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Iran nuclear talks hit hurdles, face deep skepticism on Hill

The Obama administration is facing mounting skepticism in Congress about the course of nuclear talks with Iran, as even America's top diplomat says he's "agnostic" on whether the highly touted talks can yield an agreement. 

The United States, other world powers and Iran currently are operating under an interim deal that rolled back sanctions in exchange for Iran reining in its nuclear operations. 

But several developments have thrown the fragile peace into question. Facing lawmakers on Capitol Hill on Tuesday, Secretary of State John Kerry weathered a barrage of criticism about the status of this and other diplomatic campaigns. 

"I must say, I think you're about to hit the trifecta," Sen. John McCain, R-Ariz., told his former Senate colleague, claiming that efforts to ease the fighting in Syria, bring the Israelis and Palestinians to the negotiating table and resolve the Iran nuclear issue are all facing defeat. 

McCain pointedly said he believes the Iran talks "will collapse." 

Kerry continued to hold out hope that ongoing nuclear talks in Vienna could bear fruit. 

"The option is, you can go to war. A lot of people are ready to drop bombs all the time. ... But this president and this secretary of State believe that the United States of America has a responsibility first to exhaust every diplomatic possibility to find out whether we can prove what the Iranians say, that their program is peaceful," Kerry said. 

At the same time, the secretary said he's not "predicting success" and remains "agnostic and questioning." 

Kerry's State Department is trying to juggle an array of overseas flare-ups, not the least of which is Russia's takeover of the Crimean Peninsula, and concerns that Moscow could move deeper into Ukraine. 

On this front, McCain accused Kerry of "talking strongly and carrying a very small stick, in fact, a twig." 

Now, a separate development involving Russia is throwing a wrench into the Iran nuclear issue. 

The Russian business daily Kommersant has reported Russia plans to buy 500,000 barrels of Iranian oil a day, shattering an export limit defined by the interim nuclear agreement world powers and Iran reached last year. The oil-for-goods exchange is still far from finalized, the newspaper said, but its potential challenges Western efforts to secure a comprehensive agreement.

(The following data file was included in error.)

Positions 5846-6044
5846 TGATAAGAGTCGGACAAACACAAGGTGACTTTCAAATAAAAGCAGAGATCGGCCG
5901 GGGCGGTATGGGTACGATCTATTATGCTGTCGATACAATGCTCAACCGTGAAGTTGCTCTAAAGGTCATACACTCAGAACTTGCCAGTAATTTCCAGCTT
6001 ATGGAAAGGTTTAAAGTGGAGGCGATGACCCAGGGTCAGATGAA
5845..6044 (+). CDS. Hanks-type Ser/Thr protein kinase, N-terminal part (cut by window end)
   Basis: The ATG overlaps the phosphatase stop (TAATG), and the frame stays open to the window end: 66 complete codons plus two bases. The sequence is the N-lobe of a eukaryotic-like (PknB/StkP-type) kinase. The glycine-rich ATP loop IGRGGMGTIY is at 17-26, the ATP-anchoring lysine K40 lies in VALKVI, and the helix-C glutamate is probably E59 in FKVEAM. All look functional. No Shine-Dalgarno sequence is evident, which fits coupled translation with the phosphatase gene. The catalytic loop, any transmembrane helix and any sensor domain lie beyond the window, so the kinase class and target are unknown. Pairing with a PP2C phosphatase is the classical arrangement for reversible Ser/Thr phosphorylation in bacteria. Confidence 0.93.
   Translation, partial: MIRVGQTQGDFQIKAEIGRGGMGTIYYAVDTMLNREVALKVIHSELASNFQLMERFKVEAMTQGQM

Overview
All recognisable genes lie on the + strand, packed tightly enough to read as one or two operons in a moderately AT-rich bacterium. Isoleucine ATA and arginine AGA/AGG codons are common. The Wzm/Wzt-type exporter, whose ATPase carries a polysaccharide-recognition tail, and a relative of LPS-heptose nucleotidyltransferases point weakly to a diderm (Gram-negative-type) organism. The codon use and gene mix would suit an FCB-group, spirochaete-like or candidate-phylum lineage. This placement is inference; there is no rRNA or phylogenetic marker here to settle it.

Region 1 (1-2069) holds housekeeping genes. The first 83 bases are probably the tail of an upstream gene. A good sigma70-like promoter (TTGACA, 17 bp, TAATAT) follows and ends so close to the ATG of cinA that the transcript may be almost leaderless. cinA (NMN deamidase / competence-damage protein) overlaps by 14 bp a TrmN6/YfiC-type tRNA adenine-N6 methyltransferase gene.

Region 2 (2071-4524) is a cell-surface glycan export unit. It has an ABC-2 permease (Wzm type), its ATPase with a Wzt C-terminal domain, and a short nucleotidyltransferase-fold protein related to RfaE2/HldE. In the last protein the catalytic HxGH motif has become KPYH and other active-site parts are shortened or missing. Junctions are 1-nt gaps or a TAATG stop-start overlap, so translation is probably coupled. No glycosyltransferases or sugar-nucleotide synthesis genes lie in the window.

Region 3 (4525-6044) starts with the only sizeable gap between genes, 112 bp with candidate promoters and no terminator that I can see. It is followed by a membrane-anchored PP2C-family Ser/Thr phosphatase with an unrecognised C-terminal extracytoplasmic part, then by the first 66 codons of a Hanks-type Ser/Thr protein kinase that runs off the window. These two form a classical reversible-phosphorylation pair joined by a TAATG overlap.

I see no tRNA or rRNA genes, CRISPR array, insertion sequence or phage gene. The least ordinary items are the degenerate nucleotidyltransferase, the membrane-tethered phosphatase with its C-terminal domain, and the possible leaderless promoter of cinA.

Kerry on Tuesday told the Senate Foreign Relations Committee that the Obama administration has warned Iran and Russia about moving forward with the oil contract. It would violate the interim agreement reached in November in Geneva, he told the Senate panel, "and, yes, it could trigger U.S. sanctions." 

However, America's top diplomat stopped short of saying a Russian-Iranian deal would automatically trigger U.S. economic penalties on Iran. The Obama administration has avoided giving a clear ultimatum because fresh U.S. sanctions on Iran would likely derail diplomatic efforts over its nuclear program. 

Critics of the administration's outreach to Iran are seeking a clear marker. 

In a letter to the president Monday, Congress' leading sanctions advocates said the U.S. must re-impose all penalties on Iran suspended under the interim pact if Moscow and Tehran move forward. "We urge you to put Iran on notice," said Sens. Bob Menendez, D-N.J., and Mark Kirk, R-Ill. 

Tennessee Sen. Bob Corker, the Senate Foreign Relations Committee's top Republican, said the two countries were testing America's resolve. "The administration must be prepared to restore all sanctions if Iran cheats," he said. 

In another diplomatic scuffle, Iran triggered outrage in the U.S. by picking as its new U.N. ambassador someone tied to the 1979 hostage crisis in which a Muslim student group held 52 Americans hostage for 444 days. 

After the Senate voted to block the pick from entering the U.S., White House Press Secretary Jay Carney said Tuesday that the U.S. government has informed Iran "that this potential selection is not viable." It remains to be seen how or whether the dispute will affect the nuclear talks. 

The U.S. and the United Nations have said Iran is living up to its commitments thus far, and officials have, despite the skepticism on the Hill, expressed belief a final deal may be taking shape, averting the possibility of a future military confrontation. 

The current agreement expires in July, and officials have been scrambling to see a new one struck before that deadline. 

Speaking with Fox News on Wednesday, Sen. Marco Rubio, R-Fla., cast doubt on the possibility of a breakthrough. 

"Iran is closer today than they've ever been to being a nuclear weapons power. In fact, the U.S. has apparently agreed to allow them the capability to enrich," he said. Rubio ticked off a host of trouble spots around the world, and added, sarcastically: "Other than that, things are going well, I suppose." 

The Associated Press contributed to this report.